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shallow

[shal-oh] /ˈʃæl oʊ/
adjective, shallower, shallowest.
1.
of little depth; not deep:
shallow water.
2.
lacking depth; superficial:
a mind that is not narrow but shallow.
3.
taking in a relatively small amount of air in each inhalation:
shallow breathing.
4.
Baseball. relatively close to home plate:
The shortstop caught the pop fly in shallow left field.
noun
5.
Usually, shallows. (used with a singular or plural verb) a shallow part of a body of water; shoal.
adverb
6.
Baseball. at a shallow position:
With the pitcher up, the outfielders played shallow.
verb (used with or without object)
7.
to make or become shallow.
Origin of shallow
1350-1400
1350-1400; Middle English schalowe (adj.); akin to Old English sceald shallow (see shoal1)
Related forms
shallowly, adverb
shallowness, noun
Dictionary.com Unabridged
Based on the Random House Dictionary, © Random House, Inc. 2017.
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Examples from the Web for shallower
Contemporary Examples
Historical Examples
  • He hurried along the edge, looking for a shallower place, but found none.

    Keziah Coffin Joseph C. Lincoln
  • The trench is not to be sunk deeper than two feet and a half, or shallower than one foot and a half.

    The Economist Xenophon
  • The fish sheered to and fro, and would not come into shallower water.

    Tales of Fishes Zane Grey
  • The swirl of the current swept him into the shallower stream below.

    The Highgrader William MacLeod Raine
  • shallower men than he had gone out as ministers of the great Republic.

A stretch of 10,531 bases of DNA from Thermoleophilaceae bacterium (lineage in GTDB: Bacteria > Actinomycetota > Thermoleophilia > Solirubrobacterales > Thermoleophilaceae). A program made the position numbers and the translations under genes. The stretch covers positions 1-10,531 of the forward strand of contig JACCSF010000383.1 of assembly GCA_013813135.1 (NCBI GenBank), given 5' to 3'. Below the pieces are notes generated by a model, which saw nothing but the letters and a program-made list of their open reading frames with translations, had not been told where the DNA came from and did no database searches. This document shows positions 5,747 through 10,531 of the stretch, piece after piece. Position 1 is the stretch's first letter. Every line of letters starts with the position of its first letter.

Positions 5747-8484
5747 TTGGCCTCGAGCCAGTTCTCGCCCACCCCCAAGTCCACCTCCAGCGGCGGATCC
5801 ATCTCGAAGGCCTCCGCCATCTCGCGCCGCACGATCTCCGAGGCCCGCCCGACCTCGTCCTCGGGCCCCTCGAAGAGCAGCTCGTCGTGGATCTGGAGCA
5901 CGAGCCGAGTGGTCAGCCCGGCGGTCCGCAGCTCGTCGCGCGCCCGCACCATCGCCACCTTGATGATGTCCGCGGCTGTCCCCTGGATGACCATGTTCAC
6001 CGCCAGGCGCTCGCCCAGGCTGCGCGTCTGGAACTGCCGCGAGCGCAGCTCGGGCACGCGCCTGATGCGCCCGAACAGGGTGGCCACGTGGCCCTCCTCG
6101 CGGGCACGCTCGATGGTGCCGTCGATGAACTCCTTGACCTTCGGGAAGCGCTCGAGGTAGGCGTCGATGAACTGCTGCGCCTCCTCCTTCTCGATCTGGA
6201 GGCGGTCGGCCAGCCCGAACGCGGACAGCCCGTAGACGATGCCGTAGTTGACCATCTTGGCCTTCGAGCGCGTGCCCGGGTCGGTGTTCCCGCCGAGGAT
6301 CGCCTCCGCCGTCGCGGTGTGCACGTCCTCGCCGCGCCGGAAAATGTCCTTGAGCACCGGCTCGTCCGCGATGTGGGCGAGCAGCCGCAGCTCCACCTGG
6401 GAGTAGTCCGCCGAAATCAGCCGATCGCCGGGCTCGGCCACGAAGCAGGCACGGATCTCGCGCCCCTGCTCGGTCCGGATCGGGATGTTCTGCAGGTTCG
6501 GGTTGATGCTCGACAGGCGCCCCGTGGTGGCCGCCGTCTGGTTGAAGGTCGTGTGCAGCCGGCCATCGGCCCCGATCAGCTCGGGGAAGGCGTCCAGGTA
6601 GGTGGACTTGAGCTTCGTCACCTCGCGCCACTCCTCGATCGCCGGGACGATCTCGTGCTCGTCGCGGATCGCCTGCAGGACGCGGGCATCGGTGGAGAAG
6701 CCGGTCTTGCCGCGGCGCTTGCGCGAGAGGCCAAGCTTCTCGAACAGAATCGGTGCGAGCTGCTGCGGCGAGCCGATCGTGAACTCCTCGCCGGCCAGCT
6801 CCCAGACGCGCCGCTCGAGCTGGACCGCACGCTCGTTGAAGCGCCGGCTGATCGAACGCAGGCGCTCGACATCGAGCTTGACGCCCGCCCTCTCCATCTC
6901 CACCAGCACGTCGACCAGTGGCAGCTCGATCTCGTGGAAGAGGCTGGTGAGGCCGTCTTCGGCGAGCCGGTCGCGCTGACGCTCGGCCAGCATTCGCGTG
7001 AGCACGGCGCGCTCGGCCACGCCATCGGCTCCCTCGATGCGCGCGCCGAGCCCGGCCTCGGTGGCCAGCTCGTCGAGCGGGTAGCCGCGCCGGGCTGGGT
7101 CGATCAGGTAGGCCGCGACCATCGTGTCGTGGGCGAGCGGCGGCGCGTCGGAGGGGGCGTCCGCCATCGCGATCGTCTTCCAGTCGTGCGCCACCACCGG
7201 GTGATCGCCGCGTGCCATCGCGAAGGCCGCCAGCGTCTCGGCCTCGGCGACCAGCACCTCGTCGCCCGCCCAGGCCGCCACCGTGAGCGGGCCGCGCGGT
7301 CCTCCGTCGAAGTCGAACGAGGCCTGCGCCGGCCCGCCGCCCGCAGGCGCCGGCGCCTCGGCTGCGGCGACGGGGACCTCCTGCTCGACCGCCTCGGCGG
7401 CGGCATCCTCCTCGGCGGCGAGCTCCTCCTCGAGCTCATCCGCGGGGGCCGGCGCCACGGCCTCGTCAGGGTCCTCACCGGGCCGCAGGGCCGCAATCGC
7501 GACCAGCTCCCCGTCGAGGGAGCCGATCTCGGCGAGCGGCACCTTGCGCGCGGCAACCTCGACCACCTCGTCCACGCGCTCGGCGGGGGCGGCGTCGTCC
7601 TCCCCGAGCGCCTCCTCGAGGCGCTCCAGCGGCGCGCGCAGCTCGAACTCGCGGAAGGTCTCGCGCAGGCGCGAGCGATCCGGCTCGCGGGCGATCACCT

The Guardian Angel Oliver Wendell Holmes, Sr.
  • Thus, in woman the pelvis is wider and shallower than in man.

  • Theodor advises him to sail in shallower and less troubled waters.

    Modernities

    Horace Barnett Samuel
British Dictionary definitions for shallower

shallow

/ˈʃæləʊ/
adjective
1.
having little depth
2.
lacking intellectual or mental depth or subtlety; superficial
noun
3.
(often pl) a shallow place in a body of water; shoal
verb
4.
to make or become shallow
Derived Forms
shallowly, adverb
shallowness, noun
Word Origin
C15: related to Old English sceald shallow; see shoal1
Collins English Dictionary - Complete & Unabridged 2012 Digital Edition
© William Collins Sons & Co. Ltd. 1979, 1986 © HarperCollins
Publishers 1998, 2000, 2003, 2005, 2006, 2007, 2009, 2012
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Word Origin and History for shallower

shallow

adj.

c.1400, schalowe "not deep," probably from or related to Old English sceald (see shoal (n.)). Of breathing, attested from 1875; of thought or feeling, "superficial," first recorded 1580s. The noun, usually shallows, is first recorded 1570s, from the adjective.

Online Etymology Dictionary, © 2010 Douglas Harper
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